Explorations into water and its unusual and essential attributes are many and varied. This page is updated periodically to feature a recent or novel exploration of water in the form of documentaries, exhibitions, performancess, or discussions. Links to some of the previously featured explorations may be accessed at the bottom of this page.
Water, Food and Sustainability
Previously Featured Explorations
Previous explorations into water and and water-related issues have focused on topics as diverse as art, music, pollution, energy, geoengineering, physical/chemical dynamics, emerging technologies, ancient wisdom, and processes ranging from the molecular to the cosmic. Click on the images below to view the corresponding video segments.
Artist Colleen Flanagan explains the challenges facing coral reefs and how a unique sculpture can serve both an aesthetic and an ecological function.
Noble Laureate and scientist Peter Agre talks about his discovery of water channels in cellular membranes, permitting living organisms to quickly move water in their bodies.
Artist Mara Haseltine talks about using art to design structures that function practically in aquatic environments and about collaborations between scientists and artists.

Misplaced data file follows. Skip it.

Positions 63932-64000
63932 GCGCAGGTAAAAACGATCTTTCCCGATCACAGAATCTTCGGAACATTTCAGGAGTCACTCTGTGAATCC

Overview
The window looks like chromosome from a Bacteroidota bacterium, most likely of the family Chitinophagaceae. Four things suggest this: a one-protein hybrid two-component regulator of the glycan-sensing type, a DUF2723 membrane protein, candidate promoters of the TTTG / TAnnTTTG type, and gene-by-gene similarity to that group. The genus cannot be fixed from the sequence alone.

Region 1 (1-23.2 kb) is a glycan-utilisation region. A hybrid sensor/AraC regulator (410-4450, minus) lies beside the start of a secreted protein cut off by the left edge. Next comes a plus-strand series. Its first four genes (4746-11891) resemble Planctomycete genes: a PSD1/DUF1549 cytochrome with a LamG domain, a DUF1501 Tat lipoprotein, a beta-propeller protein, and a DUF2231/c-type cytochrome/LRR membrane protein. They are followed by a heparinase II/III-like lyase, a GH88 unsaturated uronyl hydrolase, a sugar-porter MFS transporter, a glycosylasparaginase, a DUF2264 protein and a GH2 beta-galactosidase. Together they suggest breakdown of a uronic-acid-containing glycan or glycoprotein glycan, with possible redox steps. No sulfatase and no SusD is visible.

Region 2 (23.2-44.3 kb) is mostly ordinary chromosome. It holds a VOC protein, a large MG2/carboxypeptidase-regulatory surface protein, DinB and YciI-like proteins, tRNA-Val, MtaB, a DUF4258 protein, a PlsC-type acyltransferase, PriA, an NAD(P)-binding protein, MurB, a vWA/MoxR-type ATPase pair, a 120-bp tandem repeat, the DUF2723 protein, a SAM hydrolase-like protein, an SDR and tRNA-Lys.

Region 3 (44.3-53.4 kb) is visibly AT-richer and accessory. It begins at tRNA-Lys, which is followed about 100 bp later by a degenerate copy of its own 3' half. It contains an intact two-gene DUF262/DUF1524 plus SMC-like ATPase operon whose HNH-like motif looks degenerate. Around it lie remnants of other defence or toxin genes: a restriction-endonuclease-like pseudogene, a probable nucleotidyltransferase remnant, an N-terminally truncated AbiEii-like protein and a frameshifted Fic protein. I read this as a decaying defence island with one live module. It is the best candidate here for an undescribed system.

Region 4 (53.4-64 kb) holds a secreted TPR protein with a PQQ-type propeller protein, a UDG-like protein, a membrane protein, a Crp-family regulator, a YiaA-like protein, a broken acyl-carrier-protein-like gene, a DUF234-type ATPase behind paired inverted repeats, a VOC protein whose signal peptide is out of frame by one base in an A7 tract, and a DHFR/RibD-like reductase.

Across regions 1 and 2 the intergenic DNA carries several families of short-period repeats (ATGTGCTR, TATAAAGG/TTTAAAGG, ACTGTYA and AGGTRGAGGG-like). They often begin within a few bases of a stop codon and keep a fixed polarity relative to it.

Scientist and engineer Gerald Pollack talks about water's fourth physical phase and its potential applications to everything from generating bioenergy to cleaning water itself.
Artist Pamela Longobardi documents the types and patterns of plastic wastes on shores around the world and then creates art and exhibits that draw attention to marine plastics.
A NASA video explains how the oceans, as the planet's major repository of water, are responsible for weather and climate via their circulation dynamics and energy exchanges.
Engineer Kepa Morgan combines his professional expertise with the indigenous wisdom of his Maori people in addressing water treatment and environmental remediation.
Whereas saving water in the household is something that people can directly observe and that assists in conserving local water supplies,
this savings represents a small fraction of a personís total water footprint, which includes the water required to produce the goods
and services consumed daily. About 90% of personal water footprints is devoted to food in the form of crop and animal production.
Altering food choices and reducing food wastage lead to the greatest reduction in water footprints. The most wasted food is meat (comprising
one-third of the total in the USA), which requires the most water to produce when compared to other foods on a caloric or weight basis.
In addition to its water demand, meat production is a major contributor to climate change, water pollution, global deforestation,
and antibiotic-resistant bacteria.
Besides eating less meat and wasting less food in households or marketplaces, other food-related
changes that conserve water include minimizing the conversion of grains to biofuels for cars, buying or growing food
locally, and utilizing food scraps to produce fertilizer or energy. Water, food, and energy are interconnected in a so-called
nexus, which means that attaining sustainability in any one sector is dependent on the others. Water is often considered the most
critical sector because the other two are totally dependent on it.